Fetal Alcohol Spectrum Disorders (FASD) Awareness, Prevention

baby yawningSeptember 9 is International Fetal Alcohol Spectrum Disorders Awareness Day. This day was chosen to mark the ninth day of the ninth month of each year to remind people, worldwide, that women should abstain from alcohol during the nine months of pregnancy.

In the U.S. alone, Fetal Alcohol Spectrum Disorder (FASD) affects more than 40,000 infants each year. FASD is a general umbrella term describing the range of effects that can occur in an individual whose mother drinks alcohol during pregnancy. These effects may include physical, mental, behavioral, and/or learning disabilities with possible lifelong implications. Early diagnosis and treatment for FASD can help affected children reach their fullest potential, lessen secondary issues, and help family members to better understand the issues.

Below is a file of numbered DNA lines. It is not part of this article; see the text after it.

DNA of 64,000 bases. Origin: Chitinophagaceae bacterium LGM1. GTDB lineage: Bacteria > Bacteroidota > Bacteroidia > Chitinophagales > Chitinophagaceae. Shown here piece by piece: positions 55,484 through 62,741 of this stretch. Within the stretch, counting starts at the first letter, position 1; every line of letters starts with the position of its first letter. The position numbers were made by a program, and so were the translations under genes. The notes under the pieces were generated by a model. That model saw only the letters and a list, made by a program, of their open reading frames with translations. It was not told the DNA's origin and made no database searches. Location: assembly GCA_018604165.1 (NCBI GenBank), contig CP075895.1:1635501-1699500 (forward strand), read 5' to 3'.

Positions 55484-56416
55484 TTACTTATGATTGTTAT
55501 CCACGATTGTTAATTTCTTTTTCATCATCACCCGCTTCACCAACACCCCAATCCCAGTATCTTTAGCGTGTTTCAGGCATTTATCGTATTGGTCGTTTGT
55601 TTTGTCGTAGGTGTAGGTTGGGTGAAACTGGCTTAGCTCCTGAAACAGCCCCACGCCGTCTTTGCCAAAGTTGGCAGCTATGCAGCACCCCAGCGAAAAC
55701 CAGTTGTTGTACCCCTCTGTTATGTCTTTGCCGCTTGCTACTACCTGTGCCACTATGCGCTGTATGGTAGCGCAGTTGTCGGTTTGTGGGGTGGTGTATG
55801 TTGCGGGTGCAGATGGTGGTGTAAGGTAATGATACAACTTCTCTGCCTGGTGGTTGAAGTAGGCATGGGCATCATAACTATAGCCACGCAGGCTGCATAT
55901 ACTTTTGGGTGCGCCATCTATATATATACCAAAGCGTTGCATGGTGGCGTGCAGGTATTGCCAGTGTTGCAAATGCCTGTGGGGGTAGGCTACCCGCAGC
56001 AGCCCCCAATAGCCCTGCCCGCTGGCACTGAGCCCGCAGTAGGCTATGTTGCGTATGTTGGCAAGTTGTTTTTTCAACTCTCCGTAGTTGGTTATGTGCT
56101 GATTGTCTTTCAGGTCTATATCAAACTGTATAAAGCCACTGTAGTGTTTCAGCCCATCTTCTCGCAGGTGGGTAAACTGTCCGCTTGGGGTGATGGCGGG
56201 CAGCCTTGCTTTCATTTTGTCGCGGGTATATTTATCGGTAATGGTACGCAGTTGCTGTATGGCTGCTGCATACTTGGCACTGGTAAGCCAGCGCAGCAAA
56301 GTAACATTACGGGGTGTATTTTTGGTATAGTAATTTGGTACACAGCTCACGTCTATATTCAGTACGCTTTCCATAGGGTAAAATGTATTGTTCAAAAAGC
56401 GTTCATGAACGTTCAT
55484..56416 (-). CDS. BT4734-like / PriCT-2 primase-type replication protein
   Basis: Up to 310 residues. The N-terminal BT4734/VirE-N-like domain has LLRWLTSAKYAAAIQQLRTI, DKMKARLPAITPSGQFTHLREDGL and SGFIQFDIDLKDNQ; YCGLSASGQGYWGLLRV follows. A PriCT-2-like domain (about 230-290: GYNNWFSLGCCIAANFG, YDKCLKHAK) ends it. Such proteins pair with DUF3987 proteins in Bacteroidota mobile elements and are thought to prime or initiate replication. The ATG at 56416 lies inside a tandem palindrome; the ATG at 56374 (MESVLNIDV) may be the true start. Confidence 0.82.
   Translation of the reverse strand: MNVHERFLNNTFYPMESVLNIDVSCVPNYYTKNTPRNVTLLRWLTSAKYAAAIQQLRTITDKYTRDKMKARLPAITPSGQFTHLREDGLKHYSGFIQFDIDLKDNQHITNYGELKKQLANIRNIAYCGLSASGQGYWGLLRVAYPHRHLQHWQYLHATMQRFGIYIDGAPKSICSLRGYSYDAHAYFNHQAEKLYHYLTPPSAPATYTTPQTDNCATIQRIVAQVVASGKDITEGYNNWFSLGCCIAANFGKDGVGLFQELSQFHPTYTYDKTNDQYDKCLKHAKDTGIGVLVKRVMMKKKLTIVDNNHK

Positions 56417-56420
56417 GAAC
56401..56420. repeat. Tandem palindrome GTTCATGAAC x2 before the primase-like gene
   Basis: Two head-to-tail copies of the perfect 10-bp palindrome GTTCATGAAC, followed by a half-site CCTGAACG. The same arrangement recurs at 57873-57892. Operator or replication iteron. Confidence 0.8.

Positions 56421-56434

Ohio’s FASD Initiative, Not a Single Drop, aims to establish efficiency in state systems resource allocation, coordination of services and augmentation of available resources to address FASD. Visit the Not a Single Drop website for more information and resources.

Join the conversation

The National Institute on Alcohol Abuse and Alcoholism (NIAAA) and the National Organization on Fetal Alcohol Syndrome (NOFAS) are hosting a Twitter chat in recognition of Fetal Alcohol Spectrum Disorder Awareness Day. Join Dr. Kenneth Warren, NIAAA Deputy Director, September 9 at 1:00 p.m. – follow the hashtag #NIAAAchat.

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